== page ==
In her first two seasons at Indiana, junior guard Chloe Moore-McNeil almost always came off the bench.
After a high school career in which she was named two-time Tennessee Class A Miss Basketball and won a state title, Moore-McNeil was stuck playing behind Ali Patberg and Nicole Cardaño-Hillary in a talented backcourt. Last season, the pair of starting guards each averaged at least 34 minutes per game as they helped the Hoosiers reach their second consecutive Sweet Sixteen. However, that left few and inconsistent minutes for Moore-McNeil.
Despite the inconsistent playing time game-to-game, Moore-McNeil made a jump to improve in the middle of the season and became Indiana’s most valuable off-the-bench player during its tournament runs, including a handful of clutch moments. This season, as she moves into a starting role on the team, Moore-McNeil has the best opportunity of her college career so far to show why the twice-named best high school player in her state deserves to be on the court.
“She’s excited for her junior year, without question, and I'm excited for her,” head coach Teri Moren said at Indiana basketball’s media day. “Because a kid like Chloe — who's spent time on the bench and has been in every practice just trying to get a little bit better every day, and then now — she's to a point where she has that opportunity in front of her to not only start but play big minutes for us.”
In moving into the starting lineup for the first time, Moore-McNeil will have a chance to continue building off last year’s improvement. Although she showed flashes of defensive brilliance, she — like most freshmen — struggled in her first season with the team, particularly on the offensive end.
Her freshman season, she played under 200 total minutes and shot 26% overall. Those struggles continued into the first 11 games of her sophomore season, where she averaged just two and a half points on 34% shooting — including 3 of 15 from 3-point range — while playing under 15 minutes per game.
However, Moore-McNeil’s season began changing with Indiana’s 70-37 win over Southern Illinois University on Dec. 23, 2021, when she scored 9 points, grabbed five boards and had three assists in 25 minutes to help lead the Hoosiers.
Just a few weeks later, in a rivalry game Jan. 16 against Purdue in West Lafayette for the Barn Burner trophy, Moore-McNeil had her breakout game.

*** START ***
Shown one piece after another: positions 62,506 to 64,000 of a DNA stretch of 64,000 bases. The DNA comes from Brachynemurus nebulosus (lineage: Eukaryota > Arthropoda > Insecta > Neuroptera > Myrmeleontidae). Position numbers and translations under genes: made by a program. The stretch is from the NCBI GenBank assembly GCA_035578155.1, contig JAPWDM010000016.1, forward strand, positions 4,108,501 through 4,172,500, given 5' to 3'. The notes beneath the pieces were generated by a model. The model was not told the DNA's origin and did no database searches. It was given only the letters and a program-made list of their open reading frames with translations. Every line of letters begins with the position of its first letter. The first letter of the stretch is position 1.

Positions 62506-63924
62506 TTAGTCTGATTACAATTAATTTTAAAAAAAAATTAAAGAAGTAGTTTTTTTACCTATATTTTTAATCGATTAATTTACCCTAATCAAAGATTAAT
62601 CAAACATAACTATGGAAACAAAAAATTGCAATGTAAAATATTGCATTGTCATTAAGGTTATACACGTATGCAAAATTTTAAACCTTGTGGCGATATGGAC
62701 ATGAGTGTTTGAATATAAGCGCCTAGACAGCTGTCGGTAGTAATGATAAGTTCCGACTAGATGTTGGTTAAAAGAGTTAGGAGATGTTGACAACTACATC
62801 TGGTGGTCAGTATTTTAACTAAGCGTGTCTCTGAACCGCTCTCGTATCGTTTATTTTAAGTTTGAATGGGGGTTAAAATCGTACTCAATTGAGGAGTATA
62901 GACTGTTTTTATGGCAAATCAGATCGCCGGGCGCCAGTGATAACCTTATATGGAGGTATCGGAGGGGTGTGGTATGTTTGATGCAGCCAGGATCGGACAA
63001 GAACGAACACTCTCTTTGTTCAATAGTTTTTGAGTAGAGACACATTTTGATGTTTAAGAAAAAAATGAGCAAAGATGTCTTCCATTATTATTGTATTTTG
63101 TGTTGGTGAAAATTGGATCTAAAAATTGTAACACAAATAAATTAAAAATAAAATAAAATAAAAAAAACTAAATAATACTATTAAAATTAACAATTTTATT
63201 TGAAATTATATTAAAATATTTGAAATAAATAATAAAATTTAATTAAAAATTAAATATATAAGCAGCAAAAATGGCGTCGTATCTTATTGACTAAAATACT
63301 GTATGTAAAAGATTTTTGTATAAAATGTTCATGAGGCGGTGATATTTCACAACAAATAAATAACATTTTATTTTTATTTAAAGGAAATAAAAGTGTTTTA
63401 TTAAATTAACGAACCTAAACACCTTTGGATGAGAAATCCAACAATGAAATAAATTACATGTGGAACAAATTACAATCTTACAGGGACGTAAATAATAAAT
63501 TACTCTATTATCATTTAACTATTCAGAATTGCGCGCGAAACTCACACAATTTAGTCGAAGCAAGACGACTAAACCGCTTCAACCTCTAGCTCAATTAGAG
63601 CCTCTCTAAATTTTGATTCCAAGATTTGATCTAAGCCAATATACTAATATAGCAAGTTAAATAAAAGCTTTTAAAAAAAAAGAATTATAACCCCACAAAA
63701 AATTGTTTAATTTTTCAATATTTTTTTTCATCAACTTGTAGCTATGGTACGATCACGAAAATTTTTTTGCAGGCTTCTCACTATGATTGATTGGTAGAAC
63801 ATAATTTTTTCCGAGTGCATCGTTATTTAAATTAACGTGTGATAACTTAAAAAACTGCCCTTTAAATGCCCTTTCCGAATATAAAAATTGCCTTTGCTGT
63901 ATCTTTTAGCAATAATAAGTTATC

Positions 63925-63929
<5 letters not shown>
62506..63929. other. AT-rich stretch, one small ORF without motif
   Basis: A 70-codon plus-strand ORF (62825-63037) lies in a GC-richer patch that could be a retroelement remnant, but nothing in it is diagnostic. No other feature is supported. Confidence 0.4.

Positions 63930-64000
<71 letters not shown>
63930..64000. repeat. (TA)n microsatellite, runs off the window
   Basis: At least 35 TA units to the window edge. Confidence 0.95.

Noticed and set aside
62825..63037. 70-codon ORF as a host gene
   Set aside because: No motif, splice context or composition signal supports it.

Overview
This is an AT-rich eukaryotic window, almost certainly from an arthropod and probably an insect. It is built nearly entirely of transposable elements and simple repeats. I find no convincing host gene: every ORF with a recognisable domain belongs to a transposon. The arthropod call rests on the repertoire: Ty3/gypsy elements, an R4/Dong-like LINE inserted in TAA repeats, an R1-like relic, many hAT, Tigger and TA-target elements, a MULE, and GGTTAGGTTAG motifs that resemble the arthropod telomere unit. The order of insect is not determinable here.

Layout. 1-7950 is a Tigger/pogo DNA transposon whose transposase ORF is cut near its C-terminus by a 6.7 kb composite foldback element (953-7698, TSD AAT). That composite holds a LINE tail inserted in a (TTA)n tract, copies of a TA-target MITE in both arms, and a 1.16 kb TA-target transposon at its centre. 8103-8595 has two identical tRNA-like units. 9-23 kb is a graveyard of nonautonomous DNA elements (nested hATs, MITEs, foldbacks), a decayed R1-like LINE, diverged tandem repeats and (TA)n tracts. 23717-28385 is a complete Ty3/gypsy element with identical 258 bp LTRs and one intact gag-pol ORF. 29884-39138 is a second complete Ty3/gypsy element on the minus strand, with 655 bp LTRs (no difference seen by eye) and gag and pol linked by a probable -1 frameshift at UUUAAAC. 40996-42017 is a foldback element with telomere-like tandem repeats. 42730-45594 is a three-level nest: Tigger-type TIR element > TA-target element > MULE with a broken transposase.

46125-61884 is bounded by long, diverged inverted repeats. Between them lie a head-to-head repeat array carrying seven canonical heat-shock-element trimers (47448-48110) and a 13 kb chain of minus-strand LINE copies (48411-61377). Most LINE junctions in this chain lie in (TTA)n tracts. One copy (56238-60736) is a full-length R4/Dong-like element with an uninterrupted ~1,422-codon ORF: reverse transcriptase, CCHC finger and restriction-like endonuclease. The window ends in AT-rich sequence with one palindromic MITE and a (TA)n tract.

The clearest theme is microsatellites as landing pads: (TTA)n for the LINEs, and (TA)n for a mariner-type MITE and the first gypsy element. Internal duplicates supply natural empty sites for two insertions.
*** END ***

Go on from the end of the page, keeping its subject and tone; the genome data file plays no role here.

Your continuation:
Due to injuries and COVID-19 issues within Indiana’s program, Moore-McNeil got the first start of her career and played 43 minutes in the 73-68 overtime win, scoring 10 points for the first double-digit offensive output of her career. Although she only recorded one block and no steals in the game, Moore-McNeil’s defensive contributions went far beyond the box score as she helped slow the Boilermakers down in the fourth quarter to allow the Hoosiers to tie the game and send it to overtime.
“I did gain a little bit of confidence,” Moore-McNeil said at the media day. “Just coming to the realization when we had injuries and the COVID pandemic kind of thing, it really made me understand that I needed to grow up a little bit and give a little bit more”
Starting with the Southern Illinois game and including the Big Ten and NCAA Tournament games, Moore-McNeil averaged three rebounds and nearly 7 points while playing 25 minutes per contest over the final 20 games of the season. She also dramatically improved her shooting, going 45% from the field and 34% from beyond the arc to end the season.
Those figures will likely continue to get better this year. Moren said one of the aspects of her game that Moore-McNeil worked on this summer was shooting, and because of that, she is now more consistent from 3-point range. Moore-McNeil showed off that shooting talent at Hoosier Hysteria on Oct. 7, where she made eight shots in a row to help win the 3-point contest with teammate Miller Kopp, senior forward for Indiana’s men’s team.
Entering her third season with the cream and crimson and her first season in the starting lineup, Moore-McNeil will have more responsibility than ever, but her coach said she believes the work her guard put in this summer has prepared her.
“She had a fantastic summer. The expectations for her a year ago were for her to come off of our bench and be a scoring power for us, but also be a great defender, which she was for us,” Moren said. “Based on what she was able to do this summer, she's come back and she's stronger.”
Although she will have a larger role with the team this season, Moore-McNeil isn’t going to suddenly start playing to chase points and put up gaudy stat-lines. Regardless of which end of the court she makes a play on, she said she just wants to do whatever she can to help the team win.
“The next step is just continuing to grow my game, whether it's on offense or even defense,” Moore-McNeil said. “I know our big key is getting stops, so I think being a one-on-one defender is where I want to grow.”
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